Their first five albums are Murmur, Account, Fables of Reconstruction, Rich pageant of life, and Document. REM’s sixth album, Green, released in 1988, and they went from relatively small, home-grown IRS Records to corporate giant Warner Bros. Records. They jumped on a major label. The group would very much like to go from “college rock”, from fame on college radio to simple fame on popular-rock mainstream radio. Maybe a heavier MTV spin as well. Much to the dismay of a certain percentage of their fans, REM has exhausted, in the language of their time. I even gave up trying to explain the concept of sell to the young people of today. Forget. From what I understand, the 80s REM felt like yours, felt like your own personal secret no matter how many times on college radio, as, as we move into the 90s, the group is poised to be a part of everyone. Fools like me are about to crush the party. You may not even recognize them anymore. This discomfort was best embodied, the Green album, by a disconcerting and energetic little tune called “Stand”.

Polarizing. And also REM’s biggest success so far: no. 6 on Billboard‘s Hot 100 singles chart. “The one I love” from Document in 1987, a much less controversial major REM song, peaked at no. 9. (I once saw Bush, the band Bush, cover “The One I Love” as a tribute to Soundgarden frontman Chris Cornell after Chris Cornell died, I may have mentioned it already, just a moment incredibly confusing in my adult life, given my teenage understanding of how these three groups corresponded to each other.) Either way, a sense of unease, but also of impending greatness, therefore surrounds the seventh REM album, Out of time, released in March 1991. This record is called Out of time because they couldn’t think of a title and ran out of time. The band decides they won’t really tour to support this album because they’ve been touring for 10 years in a row and they’re tired. And Michael Stipe, quoted in Tony Fletcher’s book Perfect circle: the story of REM, gives the media quotes like, “When I say this record is going to change the course of pop history, I say it with my tongue pretty firmly in my cheek and a little sneer on my lips, but I think that it really is. , for 1991, a rather particular record. And on the first single, Peter Buck plays the mandolin, of all things. None of this necessarily suggests impending greatness or a change in the course of pop history, but yes, you don’t have to be very cool to find out what happened next.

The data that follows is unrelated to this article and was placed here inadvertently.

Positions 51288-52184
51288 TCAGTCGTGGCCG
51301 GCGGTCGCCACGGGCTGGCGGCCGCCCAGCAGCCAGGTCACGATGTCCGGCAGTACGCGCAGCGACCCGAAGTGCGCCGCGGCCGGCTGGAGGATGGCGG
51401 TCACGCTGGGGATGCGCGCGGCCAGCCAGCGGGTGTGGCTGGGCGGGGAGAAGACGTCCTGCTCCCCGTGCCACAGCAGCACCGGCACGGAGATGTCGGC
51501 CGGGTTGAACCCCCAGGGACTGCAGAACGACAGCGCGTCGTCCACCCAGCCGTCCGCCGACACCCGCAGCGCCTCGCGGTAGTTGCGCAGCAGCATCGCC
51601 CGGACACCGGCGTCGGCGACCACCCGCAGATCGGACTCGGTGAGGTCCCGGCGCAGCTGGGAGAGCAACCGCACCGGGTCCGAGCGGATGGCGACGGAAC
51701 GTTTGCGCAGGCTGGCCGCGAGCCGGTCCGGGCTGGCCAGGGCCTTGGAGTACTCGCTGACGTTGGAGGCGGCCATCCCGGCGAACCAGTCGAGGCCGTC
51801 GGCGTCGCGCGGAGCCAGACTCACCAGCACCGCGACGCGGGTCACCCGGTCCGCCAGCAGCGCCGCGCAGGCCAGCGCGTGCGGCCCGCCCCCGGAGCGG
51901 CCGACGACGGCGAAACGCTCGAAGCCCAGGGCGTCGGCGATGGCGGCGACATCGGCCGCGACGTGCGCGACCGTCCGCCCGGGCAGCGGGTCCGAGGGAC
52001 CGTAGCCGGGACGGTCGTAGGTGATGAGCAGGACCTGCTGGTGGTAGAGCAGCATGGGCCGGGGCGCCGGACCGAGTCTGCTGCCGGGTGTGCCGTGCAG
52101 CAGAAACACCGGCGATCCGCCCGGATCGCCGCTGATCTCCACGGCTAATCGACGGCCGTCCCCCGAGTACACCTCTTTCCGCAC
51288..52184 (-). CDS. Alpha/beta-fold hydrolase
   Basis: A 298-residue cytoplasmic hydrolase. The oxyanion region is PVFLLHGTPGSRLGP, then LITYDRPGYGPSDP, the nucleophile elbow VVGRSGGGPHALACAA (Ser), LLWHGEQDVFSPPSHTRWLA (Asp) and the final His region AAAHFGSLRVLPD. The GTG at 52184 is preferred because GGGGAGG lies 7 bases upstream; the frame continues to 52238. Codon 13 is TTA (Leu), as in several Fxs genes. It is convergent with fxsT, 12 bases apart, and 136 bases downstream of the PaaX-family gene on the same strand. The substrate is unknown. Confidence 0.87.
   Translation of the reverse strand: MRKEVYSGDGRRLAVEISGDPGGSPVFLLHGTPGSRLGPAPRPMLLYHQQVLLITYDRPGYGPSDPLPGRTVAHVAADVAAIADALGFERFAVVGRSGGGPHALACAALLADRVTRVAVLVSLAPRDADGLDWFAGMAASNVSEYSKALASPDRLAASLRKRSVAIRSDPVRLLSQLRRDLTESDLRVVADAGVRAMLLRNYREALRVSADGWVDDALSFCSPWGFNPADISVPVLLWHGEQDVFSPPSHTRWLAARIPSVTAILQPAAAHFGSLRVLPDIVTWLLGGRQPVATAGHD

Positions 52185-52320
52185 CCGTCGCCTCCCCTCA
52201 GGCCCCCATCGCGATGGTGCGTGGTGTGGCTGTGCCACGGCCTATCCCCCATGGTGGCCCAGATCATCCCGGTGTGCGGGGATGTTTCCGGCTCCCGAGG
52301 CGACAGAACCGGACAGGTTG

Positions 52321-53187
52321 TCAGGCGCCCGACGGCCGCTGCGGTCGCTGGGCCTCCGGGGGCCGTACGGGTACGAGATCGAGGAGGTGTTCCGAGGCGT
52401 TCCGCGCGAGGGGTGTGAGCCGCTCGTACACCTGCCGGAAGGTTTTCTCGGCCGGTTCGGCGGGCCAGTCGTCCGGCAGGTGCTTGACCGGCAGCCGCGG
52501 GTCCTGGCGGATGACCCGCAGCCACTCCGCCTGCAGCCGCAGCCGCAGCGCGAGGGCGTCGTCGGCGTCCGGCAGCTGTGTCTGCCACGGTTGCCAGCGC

To listen to the full episode Click here, and make sure you follow on Spotify and check back every Wednesday for new episodes of the decade’s most important songs. This excerpt has been edited slightly for clarity and length.